Monday, September 26, 2016

Lunchtime twitching in Central Park

One of the nice things about living and working in New York City is that when the rare birds show up, they're usually not far away. This month, I had a couple of opportunities to see excellent birds on my lunch hour.

Ed Gaillard: birds &emdash; Connecticut Warbler, Central Park
cooperative Connecticut

September 6, there was a report in the morning of a Connecticut Warbler in Central Park, near the Pilgrim statue on 72nd Street. So I decided that it was a good opportunity for a quick "twitch" (originally British slang; a trip made specifically to follow a report of a rare bird). I took the Madison Avenue bus up and walked along the 72nd Street Transverse until I spotted people peering into low shrubs on a the little hill below the statue.

Ed Gaillard: birds &emdash; Connecticut Warbler, Central Park
not actually going to perch in the tree, mind you

Here is a thing I've learned: if you're looking for a skulky ground-hugging bird on a hill, try to get below it. It will be easier to spot looking uphill than down (where all the vegetation will screen the bird from you).

It worked this time. It wasn't long before I spotted the Connecticut walking around in the shrubbery. This was a very cooperative bird (for a Connecticut), and he spent some time in the open. All in all, twenty minutes on the bus, a half-hour looking at the bird, twenty back downtown--I was back at my desk practically before anyone noticed I was missing.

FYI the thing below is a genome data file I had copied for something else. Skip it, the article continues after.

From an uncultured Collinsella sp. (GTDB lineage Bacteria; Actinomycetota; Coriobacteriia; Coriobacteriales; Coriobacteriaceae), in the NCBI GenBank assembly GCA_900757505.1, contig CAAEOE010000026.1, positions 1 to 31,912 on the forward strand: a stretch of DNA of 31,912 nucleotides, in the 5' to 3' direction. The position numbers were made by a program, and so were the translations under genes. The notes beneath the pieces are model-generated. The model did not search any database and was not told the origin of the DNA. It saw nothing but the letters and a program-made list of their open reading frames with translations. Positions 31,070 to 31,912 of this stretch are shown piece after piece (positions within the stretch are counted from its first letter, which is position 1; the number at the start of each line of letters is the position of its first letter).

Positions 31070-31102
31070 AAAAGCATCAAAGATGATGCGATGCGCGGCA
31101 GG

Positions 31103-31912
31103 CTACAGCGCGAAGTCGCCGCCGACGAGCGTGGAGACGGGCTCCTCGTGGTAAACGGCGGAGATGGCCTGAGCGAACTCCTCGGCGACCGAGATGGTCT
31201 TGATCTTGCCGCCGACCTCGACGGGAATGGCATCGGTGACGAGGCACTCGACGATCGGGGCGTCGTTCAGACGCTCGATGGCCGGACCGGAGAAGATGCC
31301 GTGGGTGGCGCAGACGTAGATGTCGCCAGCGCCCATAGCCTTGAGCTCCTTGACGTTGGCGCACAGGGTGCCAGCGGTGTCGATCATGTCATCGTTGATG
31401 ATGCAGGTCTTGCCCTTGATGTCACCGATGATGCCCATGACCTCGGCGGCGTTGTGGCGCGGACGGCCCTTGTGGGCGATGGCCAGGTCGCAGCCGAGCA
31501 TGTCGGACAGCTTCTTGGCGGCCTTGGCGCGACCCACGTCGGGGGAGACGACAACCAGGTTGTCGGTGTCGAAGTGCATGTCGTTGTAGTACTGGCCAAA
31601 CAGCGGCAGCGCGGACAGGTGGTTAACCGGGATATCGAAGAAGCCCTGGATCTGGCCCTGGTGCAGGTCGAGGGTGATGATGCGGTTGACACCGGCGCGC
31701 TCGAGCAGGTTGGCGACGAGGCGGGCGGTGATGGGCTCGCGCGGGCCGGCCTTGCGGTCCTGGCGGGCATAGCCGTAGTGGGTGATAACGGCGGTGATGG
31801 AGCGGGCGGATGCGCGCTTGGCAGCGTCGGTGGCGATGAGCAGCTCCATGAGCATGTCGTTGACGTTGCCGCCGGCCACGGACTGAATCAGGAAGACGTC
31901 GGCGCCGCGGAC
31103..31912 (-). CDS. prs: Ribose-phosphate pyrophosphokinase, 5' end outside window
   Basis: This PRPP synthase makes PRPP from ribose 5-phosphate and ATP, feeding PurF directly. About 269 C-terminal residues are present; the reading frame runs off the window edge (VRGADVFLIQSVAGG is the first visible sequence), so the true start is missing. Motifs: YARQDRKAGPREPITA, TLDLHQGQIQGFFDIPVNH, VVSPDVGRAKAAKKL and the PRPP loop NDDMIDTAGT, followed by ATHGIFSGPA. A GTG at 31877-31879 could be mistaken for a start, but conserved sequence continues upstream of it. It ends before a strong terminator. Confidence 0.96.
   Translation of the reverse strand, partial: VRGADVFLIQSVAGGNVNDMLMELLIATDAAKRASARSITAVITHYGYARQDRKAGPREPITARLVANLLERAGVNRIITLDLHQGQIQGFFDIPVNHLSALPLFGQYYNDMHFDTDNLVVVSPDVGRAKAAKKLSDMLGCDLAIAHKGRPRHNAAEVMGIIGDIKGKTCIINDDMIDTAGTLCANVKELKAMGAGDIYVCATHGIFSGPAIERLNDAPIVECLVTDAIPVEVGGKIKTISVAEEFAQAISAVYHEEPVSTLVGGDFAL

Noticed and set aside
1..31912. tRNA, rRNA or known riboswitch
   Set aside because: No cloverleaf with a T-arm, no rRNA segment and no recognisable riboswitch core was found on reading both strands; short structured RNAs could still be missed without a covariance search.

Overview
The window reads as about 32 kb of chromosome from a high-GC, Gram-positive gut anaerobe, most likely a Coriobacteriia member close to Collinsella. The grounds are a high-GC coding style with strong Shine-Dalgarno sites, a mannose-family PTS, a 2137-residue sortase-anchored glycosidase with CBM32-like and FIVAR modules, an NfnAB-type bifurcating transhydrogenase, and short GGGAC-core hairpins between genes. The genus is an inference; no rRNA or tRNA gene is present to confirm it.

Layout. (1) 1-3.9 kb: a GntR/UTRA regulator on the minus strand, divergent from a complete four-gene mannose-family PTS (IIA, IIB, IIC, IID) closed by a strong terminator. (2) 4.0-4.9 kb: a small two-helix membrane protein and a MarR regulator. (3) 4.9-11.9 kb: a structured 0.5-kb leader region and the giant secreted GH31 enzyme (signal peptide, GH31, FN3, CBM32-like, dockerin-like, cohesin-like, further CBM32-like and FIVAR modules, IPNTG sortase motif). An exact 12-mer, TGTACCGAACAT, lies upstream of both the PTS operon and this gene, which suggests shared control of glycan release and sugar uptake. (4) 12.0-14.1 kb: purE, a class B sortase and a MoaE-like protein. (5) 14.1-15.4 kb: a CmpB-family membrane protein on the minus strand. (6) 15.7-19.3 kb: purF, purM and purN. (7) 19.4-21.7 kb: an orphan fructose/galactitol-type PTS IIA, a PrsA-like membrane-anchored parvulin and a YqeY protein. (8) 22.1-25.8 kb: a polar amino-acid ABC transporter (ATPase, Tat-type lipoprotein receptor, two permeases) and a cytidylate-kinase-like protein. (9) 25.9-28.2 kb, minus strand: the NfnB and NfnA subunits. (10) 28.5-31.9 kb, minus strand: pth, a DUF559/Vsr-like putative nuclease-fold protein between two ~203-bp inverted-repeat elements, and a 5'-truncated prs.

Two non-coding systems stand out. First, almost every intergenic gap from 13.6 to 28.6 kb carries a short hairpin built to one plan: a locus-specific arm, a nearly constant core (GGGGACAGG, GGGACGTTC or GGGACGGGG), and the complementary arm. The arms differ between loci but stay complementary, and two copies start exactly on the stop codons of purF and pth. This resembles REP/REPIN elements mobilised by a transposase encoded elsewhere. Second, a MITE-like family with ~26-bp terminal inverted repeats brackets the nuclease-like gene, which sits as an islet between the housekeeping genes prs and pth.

Ed Gaillard: birds &emdash; Virginia Rail, Central Park
spot the birdie

A few days later, a report of a Virginal Rail drew me out again. Usually, when that species is spotted in Central park, it's because one ran into trouble and was treated by the Wild Bird Fund, and after rehab,released in the park. Under The Official Rules, you're not supposed to count such a released bird. So there were apparently frantic calls to the rehabbers--who reported that they had not released a Virginia Rail, and there was much rejoicing.

Even better, this normally reclusive bird was right out in the open in a spot (the bridge where the Gill empties into the Lake, which will only mean anything to Central Park regulars) offering great close views.

Ed Gaillard: birds &emdash; Virginia Rail, Central Park
oh, there you are!

Anyway, I had some adventures getting to the spot this time--wound up walking from 68th and Park to about 77th in the middle of the park--and the bird was gone by the time I got there. Woe and despair! I searched for a half-hour, and decided I needed ti get back to work. As I was deciding what the best way of getting back might be, I looked at Twitter and found that the excellent birder Steve Chang had re-found the rail nearby, at a little pond (more of a big puddle) in the area called called the Swampy Pin Oak.

I hustled over there, and in the shadows of the sheltered pond, was able to spot the rail. I got a life bird on my lunch hour, a very successful twitch. I wasn't even that late getting back to work.

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